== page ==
Shakespeare's Othello has been uniquely shaped and adapted into a two-hour presentation for television. Focussing on the characters of Othello, Desdemona, Cassio and the villainous Iago, ...
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Shakespeare's Othello has been uniquely shaped and adapted into a two-hour presentation for television. Focussing on the characters of Othello, Desdemona, Cassio and the villainous Iago, the adaptation presents viewers with a heightened experience of the epic story of love, betrayal, racism and ultimately, revenge. The cast has also recorded a radio drama version of the piece for CBC airwaves.Written by
Lisa Ghione PR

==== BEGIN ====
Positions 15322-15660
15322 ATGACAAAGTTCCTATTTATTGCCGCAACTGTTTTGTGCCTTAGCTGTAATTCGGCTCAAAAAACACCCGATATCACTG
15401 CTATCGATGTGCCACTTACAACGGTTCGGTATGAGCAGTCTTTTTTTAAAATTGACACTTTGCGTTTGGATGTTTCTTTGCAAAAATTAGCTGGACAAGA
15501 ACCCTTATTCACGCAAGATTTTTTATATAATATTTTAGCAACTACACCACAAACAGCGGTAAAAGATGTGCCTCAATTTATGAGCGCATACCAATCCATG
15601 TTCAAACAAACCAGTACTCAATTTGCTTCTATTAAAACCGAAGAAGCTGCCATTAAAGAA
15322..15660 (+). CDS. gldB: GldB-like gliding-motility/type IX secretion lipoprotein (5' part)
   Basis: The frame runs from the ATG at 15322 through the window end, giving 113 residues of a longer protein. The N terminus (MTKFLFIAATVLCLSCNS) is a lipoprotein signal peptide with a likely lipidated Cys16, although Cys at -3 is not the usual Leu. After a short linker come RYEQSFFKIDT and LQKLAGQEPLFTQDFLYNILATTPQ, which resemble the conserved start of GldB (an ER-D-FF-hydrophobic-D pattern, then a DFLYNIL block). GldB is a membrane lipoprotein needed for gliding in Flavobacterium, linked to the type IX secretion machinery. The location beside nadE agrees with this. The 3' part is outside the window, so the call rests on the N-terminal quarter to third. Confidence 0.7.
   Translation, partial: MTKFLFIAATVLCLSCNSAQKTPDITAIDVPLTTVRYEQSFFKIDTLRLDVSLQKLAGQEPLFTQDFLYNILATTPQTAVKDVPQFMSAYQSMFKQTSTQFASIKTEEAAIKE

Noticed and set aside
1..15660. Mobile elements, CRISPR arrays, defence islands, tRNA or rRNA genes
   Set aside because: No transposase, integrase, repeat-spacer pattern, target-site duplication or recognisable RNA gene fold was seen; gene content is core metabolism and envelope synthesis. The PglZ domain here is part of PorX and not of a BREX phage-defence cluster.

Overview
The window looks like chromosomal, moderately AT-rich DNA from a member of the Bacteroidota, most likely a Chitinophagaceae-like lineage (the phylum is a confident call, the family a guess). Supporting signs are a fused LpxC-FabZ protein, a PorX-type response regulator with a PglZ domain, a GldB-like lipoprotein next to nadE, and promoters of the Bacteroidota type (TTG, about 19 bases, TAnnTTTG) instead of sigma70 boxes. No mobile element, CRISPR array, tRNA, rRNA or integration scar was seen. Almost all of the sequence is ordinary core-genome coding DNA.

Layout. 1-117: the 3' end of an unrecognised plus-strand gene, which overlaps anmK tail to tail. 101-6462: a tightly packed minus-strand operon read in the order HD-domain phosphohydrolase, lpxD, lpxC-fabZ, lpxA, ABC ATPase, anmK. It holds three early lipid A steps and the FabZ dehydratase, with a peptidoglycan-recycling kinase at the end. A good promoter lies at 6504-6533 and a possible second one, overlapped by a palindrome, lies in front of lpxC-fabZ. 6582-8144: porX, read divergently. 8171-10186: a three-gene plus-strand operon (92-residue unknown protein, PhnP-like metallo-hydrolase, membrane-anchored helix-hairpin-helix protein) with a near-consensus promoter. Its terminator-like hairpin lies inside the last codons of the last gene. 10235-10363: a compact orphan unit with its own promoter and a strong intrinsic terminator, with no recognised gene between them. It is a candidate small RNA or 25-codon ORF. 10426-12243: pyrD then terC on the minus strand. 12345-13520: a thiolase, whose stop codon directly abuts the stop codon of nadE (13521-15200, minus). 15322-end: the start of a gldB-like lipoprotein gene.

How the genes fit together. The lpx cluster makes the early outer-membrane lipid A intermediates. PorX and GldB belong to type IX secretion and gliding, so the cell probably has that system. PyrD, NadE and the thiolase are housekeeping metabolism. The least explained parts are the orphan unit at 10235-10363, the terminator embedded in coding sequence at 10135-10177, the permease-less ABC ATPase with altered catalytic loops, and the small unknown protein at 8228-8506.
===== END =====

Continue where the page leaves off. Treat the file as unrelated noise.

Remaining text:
In an attempt to keep the runtime under two hours, the filmmakers understandably had to cut much of the original text. Unfortunately, instead of a snappy and accessible flick, the result was a rushed and underdeveloped story, both for Shakespeare enthusiasts and casual moviegoers alike. I have studied Othello many times and seen various performances, while my father has never read the play. Due to the disjointed feel of the film, he was confused throughout the beginning regarding the motives, while I was feeling cheated as Shaikh chose to omit some of the most celebrated and best speeches and scenes. These cuts also affected how realistic the characters were. I didn't give two beans about Shaikh's Emilia, even though I consider her to be one of the saddest and most unfortunate characters in Shakespeare's play. Graham Abbey as Cassio was quite good, but his appearances were so pruned that it was hard to get a good look at him. Stratford veteran Peter Donaldson was excellent as Brabantio, but most of his scenes were also cut. Matthew Deslippe would no doubt be an effective Iago elsewhere, but in a production where so much has been spared, it is hard to truly collude with the villain-- to get into his head-- to hate and enjoy him; instead, Iago was just sort of another character, one that we couldn't really be bothered to think about very much at all. As Shakespeare's worst villain, it was (to say the least) disappointing. Christine Home played Desdemona, the victim of Othello's naive rage, with a sort of frankness that felt detached from the tragic action. Her plain delivery bordered on the tedious, and I was moved neither to fear nor pity when the Moor finally put out the light. Carlo Rota, however, was exceptional in the titular role of the jealous general. He supported the entire show and managed to preserve what little tragedy was left in Shaikah's otherwise malnourished hodgepodge. Four of my stars go to him; Donaldson and Abbey can share the last one.
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